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Judge tosses lawsuit challenging Nevada lawmakers with public jobs

Updated November 18, 2020 - 6:38 pm

A Clark County judge has dismissed a lawsuit from a conservative think tank that challenged the ability of several sitting state lawmakers to serve in the Legislature while holding public jobs.

In a minute order Wednesday, District Judge Jim Crockett said that the Nevada Policy Research Institute “clearly lacks standing” to bring the challenges against the lawmakers.

NPRI filed the lawsuit in July alleging that nine public employees — including Democratic leaders Assembly Speaker Jason Frierson and Senate Majority Leader Nicole Cannizzaro — cannot hold both elected positions and public jobs under the separation of powers clause of the state constitution.

Robert Fellner, NPRI’s vice president and policy director, said Wednesday evening that they intend to appeal Crockett’s decision.

“The judiciary has an obligation to ensure the constitutional limits imposed upon government are enforced,” Fellner said.

Cannizzaro and fellow Democratic state Sen. Melanie Scheible both work as deputy district attorneys in Clark County, while Frierson and Sen. James Ohrenschall, D-Las Vegas, work as deputy public defenders. Assemblywomen Selena Torres and Brittney Miller, both D-Las Vegas, work for the Clark County School District; Sen. Heidi Seevers Gansert, R-Reno, works for the University of Nevada, Reno; and Assemblyman Glen Leavitt, R-Boulder City, works for the Regional Transportation Commission.

In the order, Crockett wrote that in previous cases challenging the separation of power, NPRI had been able to enlist people who could show that they were harmed by the lawmakers holding a publicly paid job. This time, however, the group filed the lawsuit on its own.

“Nevada Policy Research Institute clearly lacks standing to bring this suit and thus the Motion to Dismiss must be GRANTED,” Crockett wrote.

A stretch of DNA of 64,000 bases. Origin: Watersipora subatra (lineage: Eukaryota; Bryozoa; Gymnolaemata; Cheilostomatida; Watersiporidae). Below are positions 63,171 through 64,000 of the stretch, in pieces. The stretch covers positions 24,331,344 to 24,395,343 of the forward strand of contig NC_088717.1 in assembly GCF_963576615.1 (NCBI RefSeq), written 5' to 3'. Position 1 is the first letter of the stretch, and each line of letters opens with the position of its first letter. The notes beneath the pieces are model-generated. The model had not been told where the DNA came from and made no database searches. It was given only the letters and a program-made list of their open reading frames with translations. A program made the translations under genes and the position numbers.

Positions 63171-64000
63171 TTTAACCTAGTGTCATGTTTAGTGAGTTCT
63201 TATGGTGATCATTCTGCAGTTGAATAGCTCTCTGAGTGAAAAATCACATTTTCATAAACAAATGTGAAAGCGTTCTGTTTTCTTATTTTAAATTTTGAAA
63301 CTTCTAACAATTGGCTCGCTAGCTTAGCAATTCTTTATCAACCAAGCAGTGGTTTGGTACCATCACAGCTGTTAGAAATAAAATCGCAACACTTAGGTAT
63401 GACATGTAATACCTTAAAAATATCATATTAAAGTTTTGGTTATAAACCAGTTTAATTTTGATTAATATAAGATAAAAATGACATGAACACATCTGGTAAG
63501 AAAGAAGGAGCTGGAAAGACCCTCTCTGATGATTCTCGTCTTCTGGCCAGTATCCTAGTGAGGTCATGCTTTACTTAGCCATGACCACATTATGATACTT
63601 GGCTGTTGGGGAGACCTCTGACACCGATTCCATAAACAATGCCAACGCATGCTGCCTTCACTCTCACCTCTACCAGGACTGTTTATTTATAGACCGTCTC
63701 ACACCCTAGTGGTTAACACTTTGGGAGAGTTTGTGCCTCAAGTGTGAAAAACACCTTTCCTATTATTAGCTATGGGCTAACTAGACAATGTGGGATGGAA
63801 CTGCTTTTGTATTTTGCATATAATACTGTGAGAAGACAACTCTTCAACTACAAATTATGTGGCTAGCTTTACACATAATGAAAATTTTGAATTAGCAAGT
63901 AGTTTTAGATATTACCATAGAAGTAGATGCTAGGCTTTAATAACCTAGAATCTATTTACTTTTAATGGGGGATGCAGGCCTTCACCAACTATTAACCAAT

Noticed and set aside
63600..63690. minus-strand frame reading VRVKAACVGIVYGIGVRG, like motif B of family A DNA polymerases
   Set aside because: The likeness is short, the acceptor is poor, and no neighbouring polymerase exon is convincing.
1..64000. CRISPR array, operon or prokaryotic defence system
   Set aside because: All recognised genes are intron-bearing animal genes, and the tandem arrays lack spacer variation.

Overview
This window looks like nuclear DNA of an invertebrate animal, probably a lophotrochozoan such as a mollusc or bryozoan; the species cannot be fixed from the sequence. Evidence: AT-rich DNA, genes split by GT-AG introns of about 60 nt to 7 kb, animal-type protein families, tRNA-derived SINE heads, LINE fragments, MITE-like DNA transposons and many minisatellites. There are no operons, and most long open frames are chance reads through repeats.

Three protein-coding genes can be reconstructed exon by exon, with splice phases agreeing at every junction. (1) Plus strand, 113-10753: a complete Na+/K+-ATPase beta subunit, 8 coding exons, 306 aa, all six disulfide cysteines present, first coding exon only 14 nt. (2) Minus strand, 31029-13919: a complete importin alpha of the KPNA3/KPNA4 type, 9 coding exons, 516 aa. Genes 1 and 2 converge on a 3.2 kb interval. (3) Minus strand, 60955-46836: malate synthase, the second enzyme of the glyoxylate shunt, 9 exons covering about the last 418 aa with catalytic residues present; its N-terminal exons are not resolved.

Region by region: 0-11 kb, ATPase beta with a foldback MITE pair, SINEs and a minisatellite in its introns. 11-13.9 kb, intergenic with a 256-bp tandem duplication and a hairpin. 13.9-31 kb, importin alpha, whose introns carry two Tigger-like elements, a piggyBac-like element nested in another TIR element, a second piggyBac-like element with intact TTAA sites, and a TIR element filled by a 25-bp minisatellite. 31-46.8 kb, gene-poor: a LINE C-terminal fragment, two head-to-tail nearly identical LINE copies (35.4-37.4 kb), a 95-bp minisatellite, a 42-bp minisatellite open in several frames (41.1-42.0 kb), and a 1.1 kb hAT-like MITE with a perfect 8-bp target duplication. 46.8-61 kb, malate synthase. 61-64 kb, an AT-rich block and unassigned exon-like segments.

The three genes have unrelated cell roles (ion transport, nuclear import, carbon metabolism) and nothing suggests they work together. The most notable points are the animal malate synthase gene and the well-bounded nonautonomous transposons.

Fellner disagreed with the judge’s reasoning and said that NPRI believes that “the judiciary must allow any citizen the opportunity to challenge such blatantly unconstitutional behavior.”

This is not the first time NPRI has sued state lawmakers over the separations of powers clause.

In 2017, NPRI sued Gansert alone on behalf of a man who said he wanted to apply for her public job at UNR, a job that he said she shouldn’t be able to hold while also serving as an elected officials. That plaintiff later withdrew from the case.

NPRI also sued Sen. Mo Denis in 2012 on behalf of a person who wanted Denis’ job at the state Public Utilities Commission. Denis quit, making the lawsuit moot.

In 2004, then-Attorney General Brian Sandoval issued an opinion saying that state employees could not serve in the Legislature because they served directly in the executive branch, but local government employees were not prohibited.

In an unrelated case, District Judge Richard Scotti last week overturned a DUI conviction because Scheible, the prosecutor in the case, also serves in the Legislature. Scotti wrote that a person cannot “be tried and convicted by a public official who (is) in charge of both writing and enforcing the laws.”

Clark County District Attorney Steve Wolfson said his office is exploring an appeal to the state Supreme Court in that case.

Contact Capital Bureau Chief Colton Lochhead at clochhead@reviewjournal.com. Follow @ColtonLochhead on Twitter.

Crockett minute order dismissing NPRI suit by Colton Lochhead on Scribd

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